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Mukachevo - Mukacheve - Munkács

Here are our Transcarpathian trips:

Mukachevo – is the connection point between the European Union and Eastern Europe – the largest bazaar province of Transcarpathian region. The city is the seat of the administrative center of Mukachevo district. Mukachevo is famous as the wine region, on the river Latoryzja. It is in the western part of Ukraine – 250 km southwest of Lemberg. The city is located near the border with Poland (200 km), Slovakia (90 km), Hungary (40 km) and Romania (110 km).

The most famous attraction in the town is the Palanok castle which was built in the 14th century. The population of the city is 77,300 people (according to the census of 2004).

The special feature of Mukachevo is its’ multinational and multicultural character: even now the city is a home for Ukrainians, Russians, Jews, Germans, Roma and Hungarians, who has their own culture and traditions and belong also to different religious denominations.

As part of the Kingdom of Hungary, the city belonged to the Bereg County. The castle of Mukachevo (known as Palanok Castle), like most castles in this area, was built in the 13th century after the Mongolian invasion. Hungarian King Bela IV built the stone castle in Mukachevo to protect the eastern borders of the Hungarian Kingdom from further invasions of enemy’s.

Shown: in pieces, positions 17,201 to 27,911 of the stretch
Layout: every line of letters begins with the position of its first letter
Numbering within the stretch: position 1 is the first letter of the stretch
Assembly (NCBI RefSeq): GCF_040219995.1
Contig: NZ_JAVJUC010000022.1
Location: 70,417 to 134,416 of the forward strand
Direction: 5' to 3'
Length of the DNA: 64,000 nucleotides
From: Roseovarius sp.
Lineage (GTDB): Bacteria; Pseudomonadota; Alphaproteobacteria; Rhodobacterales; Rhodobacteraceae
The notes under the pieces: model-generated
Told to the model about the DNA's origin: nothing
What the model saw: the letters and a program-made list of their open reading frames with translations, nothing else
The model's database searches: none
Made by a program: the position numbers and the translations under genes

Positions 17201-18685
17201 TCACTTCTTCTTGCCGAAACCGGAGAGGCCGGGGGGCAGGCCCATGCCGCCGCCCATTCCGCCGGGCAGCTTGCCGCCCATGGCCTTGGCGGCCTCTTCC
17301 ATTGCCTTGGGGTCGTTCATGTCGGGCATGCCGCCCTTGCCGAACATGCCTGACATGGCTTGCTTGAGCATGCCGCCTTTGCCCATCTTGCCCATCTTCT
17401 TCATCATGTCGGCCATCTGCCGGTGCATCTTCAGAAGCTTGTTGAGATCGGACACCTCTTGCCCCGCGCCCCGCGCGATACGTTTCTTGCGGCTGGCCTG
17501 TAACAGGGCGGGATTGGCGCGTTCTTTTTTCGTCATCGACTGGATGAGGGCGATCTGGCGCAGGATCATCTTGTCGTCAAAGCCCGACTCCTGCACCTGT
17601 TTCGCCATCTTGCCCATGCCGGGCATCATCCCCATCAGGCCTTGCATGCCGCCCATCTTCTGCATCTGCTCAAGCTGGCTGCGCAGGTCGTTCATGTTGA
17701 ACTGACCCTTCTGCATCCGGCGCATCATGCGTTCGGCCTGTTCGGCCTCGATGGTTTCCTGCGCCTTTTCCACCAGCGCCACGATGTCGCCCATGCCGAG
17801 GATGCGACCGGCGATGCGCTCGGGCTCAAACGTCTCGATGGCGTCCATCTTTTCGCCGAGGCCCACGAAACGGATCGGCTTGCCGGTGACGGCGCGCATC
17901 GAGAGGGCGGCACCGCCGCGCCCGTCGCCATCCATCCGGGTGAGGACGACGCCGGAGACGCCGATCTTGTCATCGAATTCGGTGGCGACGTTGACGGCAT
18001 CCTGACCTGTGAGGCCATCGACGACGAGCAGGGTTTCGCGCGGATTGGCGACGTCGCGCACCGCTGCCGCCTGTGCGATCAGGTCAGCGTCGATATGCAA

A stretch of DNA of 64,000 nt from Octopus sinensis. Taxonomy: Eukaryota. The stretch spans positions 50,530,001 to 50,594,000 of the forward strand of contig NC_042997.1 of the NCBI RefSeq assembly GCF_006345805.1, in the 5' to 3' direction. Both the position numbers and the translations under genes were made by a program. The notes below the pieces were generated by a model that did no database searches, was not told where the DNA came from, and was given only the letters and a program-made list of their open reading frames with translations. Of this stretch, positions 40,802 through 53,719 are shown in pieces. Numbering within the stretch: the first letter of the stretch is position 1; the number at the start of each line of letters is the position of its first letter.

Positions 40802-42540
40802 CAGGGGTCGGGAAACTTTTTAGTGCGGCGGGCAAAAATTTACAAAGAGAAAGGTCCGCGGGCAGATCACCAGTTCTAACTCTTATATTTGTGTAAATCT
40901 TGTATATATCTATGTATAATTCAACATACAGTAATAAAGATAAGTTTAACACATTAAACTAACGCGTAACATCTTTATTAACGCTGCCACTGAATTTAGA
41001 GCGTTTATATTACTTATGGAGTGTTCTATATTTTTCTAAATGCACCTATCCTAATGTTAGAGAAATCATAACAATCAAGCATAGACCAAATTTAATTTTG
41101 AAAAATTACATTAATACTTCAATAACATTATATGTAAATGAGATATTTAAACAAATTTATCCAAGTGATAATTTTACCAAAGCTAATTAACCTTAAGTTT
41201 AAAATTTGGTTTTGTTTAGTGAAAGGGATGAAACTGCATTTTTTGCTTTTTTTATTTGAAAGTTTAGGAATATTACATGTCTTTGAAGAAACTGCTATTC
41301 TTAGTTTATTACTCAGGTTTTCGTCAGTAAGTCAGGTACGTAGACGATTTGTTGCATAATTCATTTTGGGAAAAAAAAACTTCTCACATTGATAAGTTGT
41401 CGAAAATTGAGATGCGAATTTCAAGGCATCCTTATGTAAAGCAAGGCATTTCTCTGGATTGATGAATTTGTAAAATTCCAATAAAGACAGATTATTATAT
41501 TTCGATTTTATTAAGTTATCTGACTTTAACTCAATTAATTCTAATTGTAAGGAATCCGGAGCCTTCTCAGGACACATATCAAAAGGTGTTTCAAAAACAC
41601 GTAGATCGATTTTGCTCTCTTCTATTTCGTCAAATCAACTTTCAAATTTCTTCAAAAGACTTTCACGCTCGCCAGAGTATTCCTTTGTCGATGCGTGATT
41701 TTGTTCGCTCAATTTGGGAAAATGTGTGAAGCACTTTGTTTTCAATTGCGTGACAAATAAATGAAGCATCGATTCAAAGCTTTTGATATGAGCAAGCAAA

In 1445 Mukacheve was declared a free royal town. The most famous owners of the castle were the Rákóczi family. After Hungarian rebellion against the Habsburgs headed by Ferenc II Rakoczi ended, the Rákóczi lost the castle.

The castle, the city and the surrounding area in 1726 were given by Habsburgs to the Austrian family Schönborn, who settled many Germans in Mukachevo. In that period the city expanded geographically and thrived economically.

Since the end of the 18th century until 1897 the castle was used as a barracks and a prison. In 1919, the city became under the newly formed Czechoslovakia and now carries the name Mukačevo. Until 1944, there was a high percentage of Jewish population in Mukachevo.

After the invasion of the German Wehrmacht in March 1944, the entire Jewish population of the city was deported to Auschwitz. In July more than 80% of Jews from Mukachevo were killed in Auschwitz.

During the East Carpathian operation conducted by Red Army, the city was conquered on October 26, 1944. After the end of WW2, the town came under the Soviet Union when the Carpathian Ukraine was annexed to the Ukrainian Soviet Socialist Republic. Nowadays Mukacheve is a part of independent Ukraine.

The city is a hub between the EU and Eastern Europe. Mukacheve is a location of beer, wine, tobacco, textiles, furniture and food production. Interesting is the open air market (bazaar) in the city center, which has become now the largest bazaar in the Transcarpathian province. One can find a wide range of jambalaya on Mukachevo bazar.

Among the most important attractions of the city – Palanok Castle in Mukachevo, Mukachevo City Hall and, of course, the Rákóczi Palace, also known as the "White House".